3 In the Fast Lane: INNOVATIONS IN DIGITAL FINANCE Contents Introduction Distribution: The Missing Link...5 Trend: Apps and tools to digitize and speed up the account opening process... 5 Trend: Finger and voice biometrics as additional options for customer authentication... 6 Trend: Optimizing distribution field-force management tools to track field staff, agents, and/or merchants... 7 Trend: Emergence of third-party agent aggregators offering provider-agnostic agent services Back-office Innovations: Connecting the Dots...8 Trend: Application developers supporting financial institutions with mobile money integration... 8 Trend: Technology companies enabling merchant acceptance of digital payments in-store... 9 Infographic: The Future at Hand - innovation in digital financial services Trend: Payment aggregators enabling online payments and e-commerce Trend: Leveraging alternative data sources for credit decisions Trend: Leveraging alternative data sources for business intelligence Product Innovation: Reaping the Benefits of Robust Infrastructure...15 Product Innovation for Consumers...15 Trend: Pay-as-you-go for essential goods and services leveraging mobile payments infrastructure and machine-to-machine connectivity Trend: Mobile on-demand micro-credit is in demand Trend: Mobile micro-insurance making its way into poor African households Trend: Formal products building on or leveraging observed informal behaviors and group capabilities Trend: Proliferation of financial products offered by non-mobile money providers riding on top of the mobile money platform Trend: Consumer financial education innovations in financial capabilities and rewards-based strategies Product Innovation for Business: The Case of Agribusiness...19 Trend: Pushing mobile payments from buyers to farmers for their produce Trend: Index-based insurance dominating the agricultural micro-insurance space Trend: Collective purchasing and selling in agribusiness made possible through mobile apps Conclusion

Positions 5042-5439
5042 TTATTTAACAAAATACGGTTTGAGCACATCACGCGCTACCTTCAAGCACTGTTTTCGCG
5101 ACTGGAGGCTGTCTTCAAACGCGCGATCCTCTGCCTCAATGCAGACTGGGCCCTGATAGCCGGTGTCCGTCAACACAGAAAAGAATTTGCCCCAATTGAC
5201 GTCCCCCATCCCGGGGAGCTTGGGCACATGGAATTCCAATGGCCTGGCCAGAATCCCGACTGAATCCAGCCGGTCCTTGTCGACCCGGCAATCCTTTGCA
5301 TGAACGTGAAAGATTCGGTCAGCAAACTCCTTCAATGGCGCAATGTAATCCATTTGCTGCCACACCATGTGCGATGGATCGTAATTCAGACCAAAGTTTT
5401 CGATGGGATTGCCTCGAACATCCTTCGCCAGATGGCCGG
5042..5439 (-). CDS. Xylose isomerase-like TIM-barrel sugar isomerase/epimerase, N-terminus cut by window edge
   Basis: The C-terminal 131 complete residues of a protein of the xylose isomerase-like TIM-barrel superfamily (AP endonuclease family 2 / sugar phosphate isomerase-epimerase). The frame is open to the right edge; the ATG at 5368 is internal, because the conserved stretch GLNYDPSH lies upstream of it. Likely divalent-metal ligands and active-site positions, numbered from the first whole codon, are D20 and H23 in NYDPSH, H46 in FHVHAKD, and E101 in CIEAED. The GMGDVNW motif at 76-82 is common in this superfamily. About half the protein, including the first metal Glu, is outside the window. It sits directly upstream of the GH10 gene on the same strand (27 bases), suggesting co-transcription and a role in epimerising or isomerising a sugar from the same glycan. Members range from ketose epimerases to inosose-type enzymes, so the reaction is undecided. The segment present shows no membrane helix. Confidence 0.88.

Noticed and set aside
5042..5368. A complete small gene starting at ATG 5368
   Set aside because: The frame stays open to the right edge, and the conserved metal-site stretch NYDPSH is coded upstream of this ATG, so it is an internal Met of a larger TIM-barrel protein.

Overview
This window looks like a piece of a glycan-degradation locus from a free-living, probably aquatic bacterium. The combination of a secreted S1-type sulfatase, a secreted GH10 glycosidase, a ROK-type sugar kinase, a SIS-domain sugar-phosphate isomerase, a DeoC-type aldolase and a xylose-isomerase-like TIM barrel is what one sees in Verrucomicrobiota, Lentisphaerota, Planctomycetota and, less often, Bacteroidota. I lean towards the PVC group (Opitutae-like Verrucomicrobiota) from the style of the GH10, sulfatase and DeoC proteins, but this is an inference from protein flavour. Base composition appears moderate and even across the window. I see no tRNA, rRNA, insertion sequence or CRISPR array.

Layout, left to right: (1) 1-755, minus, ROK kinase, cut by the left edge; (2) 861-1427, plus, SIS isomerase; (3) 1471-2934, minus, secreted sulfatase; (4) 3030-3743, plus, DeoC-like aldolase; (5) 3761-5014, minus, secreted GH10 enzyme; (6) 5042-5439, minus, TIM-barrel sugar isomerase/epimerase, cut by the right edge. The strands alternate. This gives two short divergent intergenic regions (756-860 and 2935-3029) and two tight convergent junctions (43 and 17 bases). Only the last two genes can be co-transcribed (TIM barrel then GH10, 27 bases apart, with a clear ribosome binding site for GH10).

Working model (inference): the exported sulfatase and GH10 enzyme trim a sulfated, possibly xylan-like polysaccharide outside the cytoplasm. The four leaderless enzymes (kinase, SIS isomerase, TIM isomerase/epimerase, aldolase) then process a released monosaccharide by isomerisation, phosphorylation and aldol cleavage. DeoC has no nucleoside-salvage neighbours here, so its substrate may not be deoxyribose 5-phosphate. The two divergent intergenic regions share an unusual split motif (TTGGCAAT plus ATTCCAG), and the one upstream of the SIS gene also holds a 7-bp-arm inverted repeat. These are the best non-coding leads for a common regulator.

4 Introduction Sub-Saharan Africa (SSA) poses many challenges to financial inclusion: basic infrastructure is relatively underdeveloped, populations are still very rural and therefore widely dispersed, and a large proportion of the population (48.5%) lives below the international poverty line of $1.25 per day. 1 As a result, it is estimated that only 17.5% of adults across the continent have access to an account at a formal financial institution. 2 And yet, poor families receive wages, run businesses, and purchase goods and services, and therefore have a need for basic financial services that help to manage economic decisions and risk. Excluded from formal finance, unbanked individuals resort to informal mechanisms such as savings groups, moneylenders, or social support networks in lieu of banking and risk management products. These informal mechanisms are imperfect and can be costly and risky substitutes. The primary obstacle to offering formal financial products to low-income customers has generally been the cost of delivery, given the relatively small transaction sizes involved. Although financial products for the poor have existed for decades in the form of microfinance, the inability to deliver these products cost-effectively has made it difficult for microfinance institutions (MFIs) to reach significant scale, particularly in SSA, where population densities remain relatively low. Over the last few years, however, certain parts of Africa have experienced remarkable advances in financial inclusion using digital financial services 3, which leverage information and communication technology and agent networks as a cost-efficient distribution channel. These innovations have had a profound impact on financial inclusion in markets where they have taken root, and appear to leapfrog traditional banking and microfinance infrastructure as a means of delivering financial services to the poor. A FinScope study conducted in Tanzania in 2013 found that between 2009 and 2013, the proportion of Tanzanian adults who were completely excluded from the financial system declined from 55% to 27%, with the proportion of adults using non-bank formal financial products rising from 7% to 44%. This had a measurable knock-on effect on access to bank accounts, with the proportion of people using formal bank products rising from 9% to 14% over the same period. 4 Data for Kenya show similar trends, with the proportion of adults using a bank account increasing from 13% to 29% between 2006 and Clearly, mobile financial services are having an impact on access to formal financial services; in fact, in nine emerging markets all in SSA there are now more mobile money accounts than bank accounts. 6 As a region, SSA has 98 million 7 registered mobile money users, representing 48% of the global user base. Over the last three to four years, successful mobile money operations have emerged in places like Tanzania, Zimbabwe, Uganda, Ghana, and Cote d Ivoire, demonstrating that the Kenyan M-PESA experience was not a one-off and mobile money is here to stay. Although operators continue to struggle with challenges around distribution, liquidity management, product development, risk management, and fraud, the basic foundations for the industry have now been proven to work in multiple markets, based on the twin pillars of technology and distribution. Will the industry look exactly the same in 10 years time? Almost certainly not. But the elements are beginning to be well understood and a clear basic business model is emerging. What is less well established are the possibilities for innovation once the foundation for mobile financial services is in place. Why does innovation matter in digital financial services? Although its contributions to financial inclusion are increasingly well documented, this is an industry that is still in its infancy. It 1 World Bank, World Development Indicators, World Bank, Little Data Book on Financial Development, The terms digital financial services and mobile financial services are somewhat different in meaning: digital financial services is broader, encompassing electronic payments, including retail payments by card or mobile phone. Mobile financial services is restricted to phone-based payments, and is sometimes also referred to as mobile money. Mobile payments are a large subset of digital financial services in the African context, where card payments are relatively small. As such, for the sake of simplicity (and given the increasing convergence between the two outlined in this paper), the two terms are used interchangeably throughout. 4 FinScope Tanzania, 2013 report summary. FinMark Trust and Financial Sector Deepening Trust Tanzania. 5 Alliance for Financial Inclusion presentation, Where are Mobile Financial Services in Africa?, John Owens, 5 February Pénicaud, C. & Katakam, A. State of the Industry 2013: Mobile Financial Services for the Unbanked, GSMA MMU, The nine countries are Cameroon, the Democratic Republic of Congo, Gabon, Kenya, Madagascar, Tanzania, Uganda, Zambia, and Zimbabwe. 7 Ibid. 2